> Unfortunately, however, it can leave an unwary user open to privacy
> attacks.
> Let's say I get a piece of spam from a porn site, containing includes
> the following bit of HTML:
>    <A HREF="";></A>
> No problem so far: is just a Website, so I should
> be pretty anonymous visiting it. All the site will get from my visit,
> in general, is an IP number or perhaps a domain name. The site can't
> use either of those to send me more spam or identify me as a visitor.
> Unfortunately, URLs can contain other items, including parameters that
> can be transmitted back to the site:
>    <A HREF="http://[email protected]";></A>
> If I take the bait and visit the site, my email address, [email protected],
> can be put on a hot list. Of course, the site managers had already
> obtained my address from an existing list, but they didn't know I
> would take the offered bait. Now they do.
> It gets worse. If I am using such a Web browser to handle my email,
> even opening the email message may be enough to initiate a serious
> loss of privacy. Many Web browsers are capable of enhancing email
> messages with all sorts of (possibly invisible) images, retrieving
> them when a message is opened from any specified URL. The spammer is
> free to include an IMG tag that includes my email address in a
> parameter, as follows:
>    <IMG SRC="[email protected]";>
> Wanna cookie?
> The spammer now knows that I opened his message, but even that's not
> the worst part. The Website can also return a cookie to my browser
> containing my (possibly disguised) email address. This means that any
> future visit I make to his site (or other, cooperating sites) can be
> recorded and indexed to my email address.
> In short, my privacy will have been severely compromised by my email
> software, without my knowledge or permission. For more information on
> this specific kind of attack, see the Electronic Frontier Foundation's
> press release or the technical report by security expert Richard M.
> Smith (in Resources, below).
> Variations
> These sorts of attacks can take many forms. For instance, it is quite
> possible to eliminate the need for a parameter altogether. Let's say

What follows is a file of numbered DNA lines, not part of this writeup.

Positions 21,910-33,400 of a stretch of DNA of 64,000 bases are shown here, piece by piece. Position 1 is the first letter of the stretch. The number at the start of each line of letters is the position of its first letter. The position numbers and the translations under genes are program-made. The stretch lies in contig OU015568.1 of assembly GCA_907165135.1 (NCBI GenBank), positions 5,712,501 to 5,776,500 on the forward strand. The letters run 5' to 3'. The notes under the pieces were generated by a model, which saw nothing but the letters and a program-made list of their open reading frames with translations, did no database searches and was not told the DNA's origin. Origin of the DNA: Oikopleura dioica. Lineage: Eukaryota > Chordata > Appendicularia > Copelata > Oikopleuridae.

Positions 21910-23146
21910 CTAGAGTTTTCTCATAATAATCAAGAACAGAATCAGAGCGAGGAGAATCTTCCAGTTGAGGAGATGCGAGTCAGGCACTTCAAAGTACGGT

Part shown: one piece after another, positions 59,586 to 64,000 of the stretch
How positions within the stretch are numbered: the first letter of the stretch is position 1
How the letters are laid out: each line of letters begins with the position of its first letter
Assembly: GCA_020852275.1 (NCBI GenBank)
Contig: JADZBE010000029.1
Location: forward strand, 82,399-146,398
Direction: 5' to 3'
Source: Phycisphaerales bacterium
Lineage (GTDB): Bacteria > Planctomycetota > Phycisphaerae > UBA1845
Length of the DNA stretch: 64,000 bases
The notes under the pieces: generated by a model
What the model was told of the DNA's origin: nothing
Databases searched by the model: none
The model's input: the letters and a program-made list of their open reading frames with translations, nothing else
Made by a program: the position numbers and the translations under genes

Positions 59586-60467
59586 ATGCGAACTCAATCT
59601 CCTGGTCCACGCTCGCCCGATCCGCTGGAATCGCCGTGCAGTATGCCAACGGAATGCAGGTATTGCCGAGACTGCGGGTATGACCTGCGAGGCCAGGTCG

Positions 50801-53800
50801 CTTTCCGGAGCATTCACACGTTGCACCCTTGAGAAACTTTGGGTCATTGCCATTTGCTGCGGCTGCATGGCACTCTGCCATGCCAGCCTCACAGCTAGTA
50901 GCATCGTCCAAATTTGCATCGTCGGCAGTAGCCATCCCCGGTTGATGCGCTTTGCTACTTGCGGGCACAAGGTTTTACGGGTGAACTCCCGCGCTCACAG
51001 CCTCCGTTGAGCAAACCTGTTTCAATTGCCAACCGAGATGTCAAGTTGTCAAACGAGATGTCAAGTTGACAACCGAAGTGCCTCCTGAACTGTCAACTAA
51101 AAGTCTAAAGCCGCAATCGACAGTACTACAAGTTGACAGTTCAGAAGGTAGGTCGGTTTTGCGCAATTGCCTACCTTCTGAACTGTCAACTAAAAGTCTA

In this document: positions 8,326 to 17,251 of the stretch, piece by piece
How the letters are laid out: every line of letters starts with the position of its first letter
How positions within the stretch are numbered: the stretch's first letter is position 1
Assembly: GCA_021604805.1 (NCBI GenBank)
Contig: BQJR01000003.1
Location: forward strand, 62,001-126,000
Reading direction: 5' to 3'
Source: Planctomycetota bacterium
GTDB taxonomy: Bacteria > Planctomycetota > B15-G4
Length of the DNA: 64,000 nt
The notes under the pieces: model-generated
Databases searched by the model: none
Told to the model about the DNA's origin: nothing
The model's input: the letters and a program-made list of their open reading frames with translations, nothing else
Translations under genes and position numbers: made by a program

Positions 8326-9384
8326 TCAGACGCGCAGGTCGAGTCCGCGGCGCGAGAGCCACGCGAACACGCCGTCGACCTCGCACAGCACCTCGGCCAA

> the image request looks like this:
>    <IMG SRC="";>
> That seems pretty innocent, from a privacy perspective, but it might
> not be. In one possible scenario, the spammer could generate a unique
> URL for each outgoing email message, joining random names (susie,
> tammy, ...) with random letters (q, r, and so on). As each piece of
> email is sent, the spammer saves the outgoing email address in a
> database, keyed by the unique portion (susie_q) of the URL.
> When the image request is received, a hidden CGI script
> ( can record the request in the
> database, send me an identifying cookie, and so on. In short, any
> image request could be tagged.
> Finally, if I am foolish enough to click on an unknown URL, the
> spammer doesn't need parameters or even "hidden" HTML:
> The same logic applies: because the spammer knows whom he told about
> susie_q, he knows who is asking to see the Web page. Welcome to
> spamland, sucker.
> Conclusions
> One moral of this story, like that of Ken Thompson's classic paper,
> "Reflections on Trusting Trust" (see Resources), is that Trojan horses
> can come in many guises, and one should not trust a stranger's
> offerings, even if they contain no visible threats.
> Another moral is that convenient "features," made possible by
> aggregating pieces of software (in this case, email and Web clients),
> can lead to unexpected security holes. Microsoft is the most obvious
> perpetrator here, but Netscape and others have contributed to the
> situation.
> In an environment where random miscreants can send email to
> unsuspecting victims, keeping a few barriers in place seems only
> prudent. The spate of emailed "macro viruses" provides a clear example
> of the reasons.
> Putting macros -- interpretable code -- into word processors and other
> programs is clearly a powerful and useful idea. Having email software
> start up a copy of the word processor, so you can read formatted mail,
> is also quite convenient. Unfortunately, the combination means that
> ill-wishers can run macros on a victim's machine merely by sending
> email.
> I don't have any global solutions to offer, but I can offer some
> advice: Don't use Web browsers or highly integrated systems, such as
> Microsoft Outlook, as email clients; they're far too accommodating to
> spammers.
> If you must use unsafe email software, try to use it in a conservative
> manner. Turn off any automated features, such as automated program
> invocation, that might allow others to take over your machine. Until
> the vendors add some real security, the risks far outweigh any
> possible convenience.
> Editor's note: The domain name was not registered at
> the time this article was published. Any similarity to an existing
> domain name or Website is purely coincidental. [Image]
>         About the author
>         Rich Morin operates Canta Forda Computer Laboratory, a
>  [Image]computer consulting firm specializing in open source
>         software. He lives in San Bruno, Calif., on the San Francisco
>         peninsula.
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> [Image]Resources and Related Links
>           * The Transparent Society, David Brin (Perseus Books, 1999):
>           * Prepublication version of Chapter 1:
>           * "The Cookie Leak Security Hole in HTML Email Messages," Richard
>             M. Smith:
>           * Electronic Frontier Foundation press release:
>           * "Reflections on Trusting Trust," Ken Thompson (Communication of
>             the ACM, August 1984):
>        Additional SunWorld resources